Mike moves to the bedroom section of 1408 and senses the wallpaper feeling like “old dead skin” (391) as he reaches for the light switch. He mentally rambles about the still life, believing he is recording these statements on the minicorder. However, he only records fragmentary words without context. He picks up a room service menu on the bed and finds the text repeatedly changing languages. The menu then vanishes, replaced by a woodcut image of a wolf devouring a boy. Mike shuts his eyes and finds that the menu has returned in English.

Mike removes himself from the bed area, which has shrunken in the time since he examined the menu. He begins to accept that something may be wrong with the room, yet remains convinced that Olin is responsible, using poisonous gas to validate his earlier claims. As his thoughts begin to spiral Mike decides to get out of the room, perceiving changes along the way, such as the floor getting soft and the paintings in the room morphing into violent images. When Mike reaches the door, he is unable to open it.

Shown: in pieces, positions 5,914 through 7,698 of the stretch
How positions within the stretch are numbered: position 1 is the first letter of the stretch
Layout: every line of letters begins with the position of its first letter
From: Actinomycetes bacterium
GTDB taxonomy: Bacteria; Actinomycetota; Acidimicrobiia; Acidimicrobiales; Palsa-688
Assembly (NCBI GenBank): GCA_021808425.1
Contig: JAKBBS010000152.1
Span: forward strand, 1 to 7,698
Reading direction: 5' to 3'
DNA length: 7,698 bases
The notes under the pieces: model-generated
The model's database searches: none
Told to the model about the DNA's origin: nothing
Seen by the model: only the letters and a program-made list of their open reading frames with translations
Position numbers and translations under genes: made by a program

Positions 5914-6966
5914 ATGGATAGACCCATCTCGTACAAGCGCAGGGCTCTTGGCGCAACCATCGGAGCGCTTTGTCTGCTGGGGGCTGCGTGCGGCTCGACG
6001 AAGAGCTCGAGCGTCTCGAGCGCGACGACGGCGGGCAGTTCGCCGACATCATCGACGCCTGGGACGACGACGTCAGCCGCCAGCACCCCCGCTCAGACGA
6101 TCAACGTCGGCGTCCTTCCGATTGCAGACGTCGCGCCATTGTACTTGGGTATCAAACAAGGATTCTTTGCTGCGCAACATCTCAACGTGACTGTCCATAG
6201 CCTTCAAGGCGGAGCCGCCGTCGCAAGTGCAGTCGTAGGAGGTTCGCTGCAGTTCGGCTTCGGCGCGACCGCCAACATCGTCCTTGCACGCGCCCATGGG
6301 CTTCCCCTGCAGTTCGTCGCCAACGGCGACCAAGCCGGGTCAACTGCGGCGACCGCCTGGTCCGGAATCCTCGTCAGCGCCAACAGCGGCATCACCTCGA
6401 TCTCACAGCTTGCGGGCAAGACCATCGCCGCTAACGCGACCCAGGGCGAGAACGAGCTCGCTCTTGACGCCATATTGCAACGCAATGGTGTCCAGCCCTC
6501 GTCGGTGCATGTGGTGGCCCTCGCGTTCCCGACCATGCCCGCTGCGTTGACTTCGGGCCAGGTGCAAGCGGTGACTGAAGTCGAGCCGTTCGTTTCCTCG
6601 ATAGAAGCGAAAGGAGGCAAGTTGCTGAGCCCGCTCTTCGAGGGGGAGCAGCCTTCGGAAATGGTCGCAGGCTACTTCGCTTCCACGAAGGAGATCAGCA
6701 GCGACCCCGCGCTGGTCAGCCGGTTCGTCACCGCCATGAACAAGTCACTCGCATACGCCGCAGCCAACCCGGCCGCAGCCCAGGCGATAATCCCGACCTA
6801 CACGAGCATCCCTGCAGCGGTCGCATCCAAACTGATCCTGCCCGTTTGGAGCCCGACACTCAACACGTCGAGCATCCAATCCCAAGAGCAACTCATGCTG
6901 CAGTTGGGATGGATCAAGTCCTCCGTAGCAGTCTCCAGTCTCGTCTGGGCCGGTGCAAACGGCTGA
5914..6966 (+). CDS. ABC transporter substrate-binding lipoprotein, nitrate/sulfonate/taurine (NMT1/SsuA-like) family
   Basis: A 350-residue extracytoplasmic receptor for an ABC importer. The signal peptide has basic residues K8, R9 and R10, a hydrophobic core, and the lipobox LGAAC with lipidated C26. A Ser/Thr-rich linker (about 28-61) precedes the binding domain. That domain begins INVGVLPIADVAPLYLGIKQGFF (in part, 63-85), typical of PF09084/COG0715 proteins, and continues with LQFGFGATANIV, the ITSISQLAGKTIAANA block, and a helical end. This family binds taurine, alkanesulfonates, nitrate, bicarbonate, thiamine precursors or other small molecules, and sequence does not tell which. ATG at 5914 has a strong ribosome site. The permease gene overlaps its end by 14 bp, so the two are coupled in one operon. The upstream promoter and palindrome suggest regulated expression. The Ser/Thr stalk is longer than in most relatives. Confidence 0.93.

The minicorder disappears from Mike’s hand and reappears in his shirt pocket. Convinced that none of what he has experienced is Olin’s doing, Mike lurches to the telephone to seek help. On the telephone, he hears a clicking noise, followed by a monstrous voice declaring that his friends are dead. Although he drops the receiver, he continues to hear the voice advising him to hide at the sound of a siren. 

Mike pulls out a cigarette, which he wears behind his ear as a lucky token, and prepares to light it. Around him, the room distorts its visual details in a way that Mike describes as “Moorish” (396). The voice on the phone tells Mike that escape from the room is impossible, even if he manages to leave. Mike lights a match before instinctively setting the rest of the matchbook alight. His shirt catches fire as one of the walls splits open to reveal an unknown beast coming toward him. Reaching the door once again, Mike is finally able to open it and escape.